HEY, how much longer do I have to defend this type of bad behavior before I can tell some funny stories? I think I am done — now let us have some dirty snickers!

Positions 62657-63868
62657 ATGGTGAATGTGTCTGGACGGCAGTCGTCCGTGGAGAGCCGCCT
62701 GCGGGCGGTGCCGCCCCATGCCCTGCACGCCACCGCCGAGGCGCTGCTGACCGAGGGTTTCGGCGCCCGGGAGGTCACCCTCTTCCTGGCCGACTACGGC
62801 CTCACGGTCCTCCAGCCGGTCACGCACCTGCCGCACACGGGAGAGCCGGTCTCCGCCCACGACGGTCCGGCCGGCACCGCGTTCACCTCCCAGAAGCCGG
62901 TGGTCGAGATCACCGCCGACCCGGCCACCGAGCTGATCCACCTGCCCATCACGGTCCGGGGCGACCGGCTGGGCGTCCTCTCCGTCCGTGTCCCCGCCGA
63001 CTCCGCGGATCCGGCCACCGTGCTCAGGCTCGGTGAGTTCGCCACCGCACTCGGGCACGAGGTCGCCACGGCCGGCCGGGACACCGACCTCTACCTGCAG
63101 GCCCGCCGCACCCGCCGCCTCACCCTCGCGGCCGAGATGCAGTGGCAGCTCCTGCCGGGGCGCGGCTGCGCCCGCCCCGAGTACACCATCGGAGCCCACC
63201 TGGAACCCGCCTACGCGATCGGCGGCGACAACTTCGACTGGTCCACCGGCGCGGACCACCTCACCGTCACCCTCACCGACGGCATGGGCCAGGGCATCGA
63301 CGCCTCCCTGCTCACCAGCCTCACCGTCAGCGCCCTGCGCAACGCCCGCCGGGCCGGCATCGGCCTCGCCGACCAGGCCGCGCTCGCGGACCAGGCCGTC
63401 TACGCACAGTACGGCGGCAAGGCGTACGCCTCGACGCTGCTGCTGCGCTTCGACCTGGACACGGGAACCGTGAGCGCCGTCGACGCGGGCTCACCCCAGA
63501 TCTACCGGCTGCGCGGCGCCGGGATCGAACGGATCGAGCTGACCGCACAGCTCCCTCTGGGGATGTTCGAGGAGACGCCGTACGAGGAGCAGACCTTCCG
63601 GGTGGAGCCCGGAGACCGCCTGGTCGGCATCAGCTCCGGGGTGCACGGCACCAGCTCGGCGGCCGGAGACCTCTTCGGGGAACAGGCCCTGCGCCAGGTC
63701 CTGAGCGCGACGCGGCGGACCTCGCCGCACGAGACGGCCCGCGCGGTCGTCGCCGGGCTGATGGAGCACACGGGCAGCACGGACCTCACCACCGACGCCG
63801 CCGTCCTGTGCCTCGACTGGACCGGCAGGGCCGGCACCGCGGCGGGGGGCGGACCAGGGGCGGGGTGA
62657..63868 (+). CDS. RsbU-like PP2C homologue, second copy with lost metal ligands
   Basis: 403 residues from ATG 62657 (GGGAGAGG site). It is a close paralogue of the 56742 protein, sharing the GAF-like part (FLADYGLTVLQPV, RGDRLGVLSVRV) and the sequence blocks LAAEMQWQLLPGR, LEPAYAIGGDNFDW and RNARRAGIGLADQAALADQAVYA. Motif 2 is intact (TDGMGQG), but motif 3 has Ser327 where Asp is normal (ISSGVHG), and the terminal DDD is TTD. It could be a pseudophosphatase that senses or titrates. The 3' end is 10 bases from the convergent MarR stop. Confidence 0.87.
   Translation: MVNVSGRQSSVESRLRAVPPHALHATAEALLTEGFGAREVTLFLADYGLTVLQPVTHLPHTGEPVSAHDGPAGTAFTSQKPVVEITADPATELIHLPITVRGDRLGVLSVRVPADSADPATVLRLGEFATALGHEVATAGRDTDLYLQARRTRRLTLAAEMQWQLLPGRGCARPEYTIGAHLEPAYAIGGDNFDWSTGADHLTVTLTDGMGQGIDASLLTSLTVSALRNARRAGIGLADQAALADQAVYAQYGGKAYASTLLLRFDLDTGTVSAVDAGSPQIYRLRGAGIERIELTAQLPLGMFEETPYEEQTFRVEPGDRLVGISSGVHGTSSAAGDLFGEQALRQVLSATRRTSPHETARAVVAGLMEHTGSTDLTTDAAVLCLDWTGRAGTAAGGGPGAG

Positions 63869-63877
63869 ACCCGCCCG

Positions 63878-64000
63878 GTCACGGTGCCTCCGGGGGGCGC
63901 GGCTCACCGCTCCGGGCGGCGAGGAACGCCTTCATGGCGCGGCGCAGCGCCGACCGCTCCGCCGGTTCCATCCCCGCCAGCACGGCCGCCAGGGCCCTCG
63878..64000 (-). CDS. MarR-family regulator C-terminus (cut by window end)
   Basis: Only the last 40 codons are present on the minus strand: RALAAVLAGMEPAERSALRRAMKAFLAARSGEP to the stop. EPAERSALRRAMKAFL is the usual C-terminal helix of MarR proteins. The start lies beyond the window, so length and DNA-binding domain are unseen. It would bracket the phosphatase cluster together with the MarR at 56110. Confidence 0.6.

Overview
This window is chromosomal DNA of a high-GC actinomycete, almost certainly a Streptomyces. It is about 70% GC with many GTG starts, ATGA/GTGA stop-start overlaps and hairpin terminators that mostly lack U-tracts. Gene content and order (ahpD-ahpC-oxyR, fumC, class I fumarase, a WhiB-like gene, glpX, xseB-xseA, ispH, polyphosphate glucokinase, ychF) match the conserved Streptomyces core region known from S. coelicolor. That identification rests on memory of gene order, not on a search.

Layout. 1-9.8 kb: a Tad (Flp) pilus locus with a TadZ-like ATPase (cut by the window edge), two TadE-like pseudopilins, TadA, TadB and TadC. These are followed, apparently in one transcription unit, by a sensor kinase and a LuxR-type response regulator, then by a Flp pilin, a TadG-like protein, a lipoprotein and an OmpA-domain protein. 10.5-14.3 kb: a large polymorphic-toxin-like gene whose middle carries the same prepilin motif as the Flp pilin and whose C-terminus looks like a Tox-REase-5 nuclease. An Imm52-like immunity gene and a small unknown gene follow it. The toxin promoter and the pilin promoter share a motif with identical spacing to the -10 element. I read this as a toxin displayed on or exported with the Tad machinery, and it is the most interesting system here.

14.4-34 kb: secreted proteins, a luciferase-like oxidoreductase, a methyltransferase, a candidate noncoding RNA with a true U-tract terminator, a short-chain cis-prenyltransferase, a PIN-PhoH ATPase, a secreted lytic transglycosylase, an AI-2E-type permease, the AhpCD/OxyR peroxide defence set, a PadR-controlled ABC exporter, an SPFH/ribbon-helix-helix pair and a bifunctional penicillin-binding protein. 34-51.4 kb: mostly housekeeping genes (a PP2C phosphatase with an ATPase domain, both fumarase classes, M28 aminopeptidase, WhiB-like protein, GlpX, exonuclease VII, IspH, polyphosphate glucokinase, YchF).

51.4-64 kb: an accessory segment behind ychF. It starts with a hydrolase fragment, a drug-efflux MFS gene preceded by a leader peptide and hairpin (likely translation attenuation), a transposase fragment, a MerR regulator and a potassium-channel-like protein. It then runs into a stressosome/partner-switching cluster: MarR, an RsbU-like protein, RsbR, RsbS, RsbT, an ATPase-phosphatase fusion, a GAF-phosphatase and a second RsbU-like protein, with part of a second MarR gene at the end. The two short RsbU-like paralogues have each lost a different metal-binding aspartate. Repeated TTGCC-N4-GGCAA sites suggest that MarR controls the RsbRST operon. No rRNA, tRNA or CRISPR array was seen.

It all started with aerosol spray caps. Three pre-teen boys are hanging out in a strip mall lot. “Once, twice, three, shoot — You’re it.” A dear friend of mine had lost a finger throw, and by default, had to go into a Pathmark store and steal spray caps for their Halloween shaving cream cans (the caps allowed the shaving cream to spray far distances). He surveyed the aisle, all clear, he thought, except for this homeless-looking guy behind me … what’s he want? Eh, screw it, I’m sure he’s a criminal too.” The boy plucked off as many spray caps as quickly as he could and jammed them into his coat pocket. Suddenly, that homeless-looking guy put his hand on my dear friend's shoulder, and from his scraggly hair and beard, came a deep commanding voice, which said “come with me!” He was caught by an undercover security officer, and the options offered by store management were, call the police or call his parents. In retrospect, regarding the public beating he took from his mother, I am sure he wished he had chosen the 5–0! That won’t happen again — he thought to himself — got to be smarter next time! But, the challenging thrill of the hunt, had been firmly planted in the brain of a dear friend of mine!